The antidote to American Sniper could not have come at a better time – for Selma doesn’t just challenge the myth that killing works, but offers a credible vision of how social change happens through human beings courageously acting for the common good. These actions work best when the common good is understood to include the good of even your enemy. Martin Luther King knew, and led a movement built on the foundation that the humanity of the oppressor must be given the chance to find itself. Selma respects – and challenges – the humanity of the audience by portraying Dr. King as a real person, with flaws and hopes and the ability (and necessity) to make decisions, just like each of us.
Something similar is at work in The Imitation Game and The Theory of Everything, both of which consider the journeys taken by men whose personal decisions changed the world. Alan Turing’s code breaking genius may have shortened the Second World War by two years, and Stephen Hawking’s insights about the nature of the universe grant untold possibilities in human discovery. Both men are presented as marginalized – Turing’s sexuality leading to terrible persecution, Hawking’s physical condition requiring immense courage and discipline to transcend. Neither are particularly innovative films, but they do seek to respect the whole lives of real people, and the lives of those affected by them. I’m glad about that.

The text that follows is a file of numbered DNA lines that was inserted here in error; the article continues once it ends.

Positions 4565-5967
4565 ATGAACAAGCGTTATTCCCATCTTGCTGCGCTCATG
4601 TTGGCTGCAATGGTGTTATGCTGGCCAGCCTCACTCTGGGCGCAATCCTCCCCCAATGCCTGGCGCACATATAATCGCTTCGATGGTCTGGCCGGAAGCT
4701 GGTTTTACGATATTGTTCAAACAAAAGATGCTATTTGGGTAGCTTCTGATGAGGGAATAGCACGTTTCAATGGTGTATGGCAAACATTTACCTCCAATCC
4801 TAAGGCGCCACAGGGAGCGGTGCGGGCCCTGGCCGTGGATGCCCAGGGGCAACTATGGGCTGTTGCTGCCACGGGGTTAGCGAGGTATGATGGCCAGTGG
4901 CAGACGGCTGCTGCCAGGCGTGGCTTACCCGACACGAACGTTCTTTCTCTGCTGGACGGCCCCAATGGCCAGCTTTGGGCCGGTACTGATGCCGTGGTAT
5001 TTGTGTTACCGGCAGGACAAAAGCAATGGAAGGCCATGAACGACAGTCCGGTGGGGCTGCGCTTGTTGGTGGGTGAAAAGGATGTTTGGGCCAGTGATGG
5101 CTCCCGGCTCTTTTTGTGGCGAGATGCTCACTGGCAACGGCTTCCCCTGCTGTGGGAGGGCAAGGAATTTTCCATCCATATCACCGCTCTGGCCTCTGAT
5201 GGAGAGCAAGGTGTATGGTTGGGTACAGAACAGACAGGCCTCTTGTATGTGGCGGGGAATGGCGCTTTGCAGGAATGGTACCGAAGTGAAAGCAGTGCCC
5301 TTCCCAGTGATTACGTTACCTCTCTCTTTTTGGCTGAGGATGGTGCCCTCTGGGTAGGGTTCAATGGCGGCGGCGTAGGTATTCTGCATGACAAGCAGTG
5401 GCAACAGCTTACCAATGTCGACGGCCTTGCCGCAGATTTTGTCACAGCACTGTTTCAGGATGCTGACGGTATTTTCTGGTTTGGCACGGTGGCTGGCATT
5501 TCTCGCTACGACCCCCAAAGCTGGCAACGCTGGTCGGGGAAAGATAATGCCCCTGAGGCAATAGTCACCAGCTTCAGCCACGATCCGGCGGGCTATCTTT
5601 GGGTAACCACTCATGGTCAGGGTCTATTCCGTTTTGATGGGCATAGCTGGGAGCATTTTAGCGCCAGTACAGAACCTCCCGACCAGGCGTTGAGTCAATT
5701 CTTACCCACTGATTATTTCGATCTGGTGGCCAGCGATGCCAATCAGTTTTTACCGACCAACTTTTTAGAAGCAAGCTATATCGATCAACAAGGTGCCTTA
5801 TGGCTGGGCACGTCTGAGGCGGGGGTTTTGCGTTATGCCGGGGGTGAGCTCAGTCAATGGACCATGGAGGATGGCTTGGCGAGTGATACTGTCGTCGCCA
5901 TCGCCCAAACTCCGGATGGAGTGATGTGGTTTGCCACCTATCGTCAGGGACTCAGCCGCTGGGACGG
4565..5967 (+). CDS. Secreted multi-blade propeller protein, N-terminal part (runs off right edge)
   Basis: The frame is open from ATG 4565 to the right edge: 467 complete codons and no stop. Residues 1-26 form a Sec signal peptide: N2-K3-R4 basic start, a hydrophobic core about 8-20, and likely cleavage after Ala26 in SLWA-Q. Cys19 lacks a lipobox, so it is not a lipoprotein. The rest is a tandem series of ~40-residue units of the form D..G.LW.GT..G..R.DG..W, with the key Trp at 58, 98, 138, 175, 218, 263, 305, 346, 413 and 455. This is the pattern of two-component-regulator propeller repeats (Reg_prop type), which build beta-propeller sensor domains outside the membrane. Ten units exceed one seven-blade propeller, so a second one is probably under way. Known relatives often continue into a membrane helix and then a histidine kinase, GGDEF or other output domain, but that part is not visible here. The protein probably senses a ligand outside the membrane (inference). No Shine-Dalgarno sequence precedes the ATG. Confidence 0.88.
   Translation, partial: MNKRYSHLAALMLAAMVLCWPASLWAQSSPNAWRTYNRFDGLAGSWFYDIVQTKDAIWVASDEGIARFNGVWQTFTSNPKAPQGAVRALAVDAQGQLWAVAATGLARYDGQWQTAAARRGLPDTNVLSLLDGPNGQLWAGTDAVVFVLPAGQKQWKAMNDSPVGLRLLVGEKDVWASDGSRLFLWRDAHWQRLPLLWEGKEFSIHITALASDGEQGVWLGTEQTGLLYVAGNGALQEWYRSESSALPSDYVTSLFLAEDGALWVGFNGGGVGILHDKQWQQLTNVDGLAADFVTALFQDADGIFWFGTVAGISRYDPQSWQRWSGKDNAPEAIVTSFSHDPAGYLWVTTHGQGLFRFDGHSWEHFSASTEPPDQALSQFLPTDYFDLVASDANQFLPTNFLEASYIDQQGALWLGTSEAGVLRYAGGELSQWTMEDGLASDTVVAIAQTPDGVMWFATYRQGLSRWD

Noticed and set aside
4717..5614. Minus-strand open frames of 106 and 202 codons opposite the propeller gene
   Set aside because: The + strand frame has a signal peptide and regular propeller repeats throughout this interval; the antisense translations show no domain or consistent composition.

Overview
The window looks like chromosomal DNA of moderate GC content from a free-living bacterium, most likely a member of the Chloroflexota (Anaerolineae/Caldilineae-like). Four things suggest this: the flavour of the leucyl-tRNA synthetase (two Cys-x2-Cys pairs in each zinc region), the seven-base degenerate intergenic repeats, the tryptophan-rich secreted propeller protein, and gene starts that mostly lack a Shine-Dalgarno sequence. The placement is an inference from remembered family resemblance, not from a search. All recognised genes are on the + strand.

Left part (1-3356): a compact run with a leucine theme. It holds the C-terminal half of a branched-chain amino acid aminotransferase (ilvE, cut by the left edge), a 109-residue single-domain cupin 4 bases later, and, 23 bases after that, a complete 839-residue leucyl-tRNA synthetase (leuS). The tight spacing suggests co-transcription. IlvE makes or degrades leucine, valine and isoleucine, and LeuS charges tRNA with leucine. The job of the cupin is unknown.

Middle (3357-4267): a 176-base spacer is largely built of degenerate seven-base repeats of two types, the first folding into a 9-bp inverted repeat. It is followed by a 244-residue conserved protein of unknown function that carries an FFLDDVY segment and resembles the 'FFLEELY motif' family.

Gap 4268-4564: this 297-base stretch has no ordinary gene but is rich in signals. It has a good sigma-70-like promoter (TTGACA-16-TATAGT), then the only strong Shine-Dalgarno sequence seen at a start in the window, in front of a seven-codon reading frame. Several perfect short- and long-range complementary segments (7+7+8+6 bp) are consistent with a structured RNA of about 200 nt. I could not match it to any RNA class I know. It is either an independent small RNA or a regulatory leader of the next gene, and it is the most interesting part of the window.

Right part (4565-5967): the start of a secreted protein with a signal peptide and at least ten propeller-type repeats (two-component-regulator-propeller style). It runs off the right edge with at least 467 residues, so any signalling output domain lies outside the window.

A much more ambitious way of respecting the life of a person manifests itself in Boyhood, shot over twelve years, and serving as a collage of that period in the life of a child. It’s remarkable enough to witness the briefly glimpsed goodbye to a best friend whom our hero will never see again, the rites of passage most of us experience, both unpleasant (hassle from other kids) and welcome (the first stirrings of falling in love). What’s been downplayed or missed in most of the talk about Boyhood is that it illuminates a reminder of our cultural history – the music we listened to, the way our houses looked, the rapid transformation of how we communicate, and, not least the way Ethan Hawke and Patricia Arquette’s faces have changed since a decade ago. So have ours, of course, and perhaps the greatest gift of Boyhood is the comforting way it reminds us who we are, and that there’s nothing we have already faced that we couldn’t handle.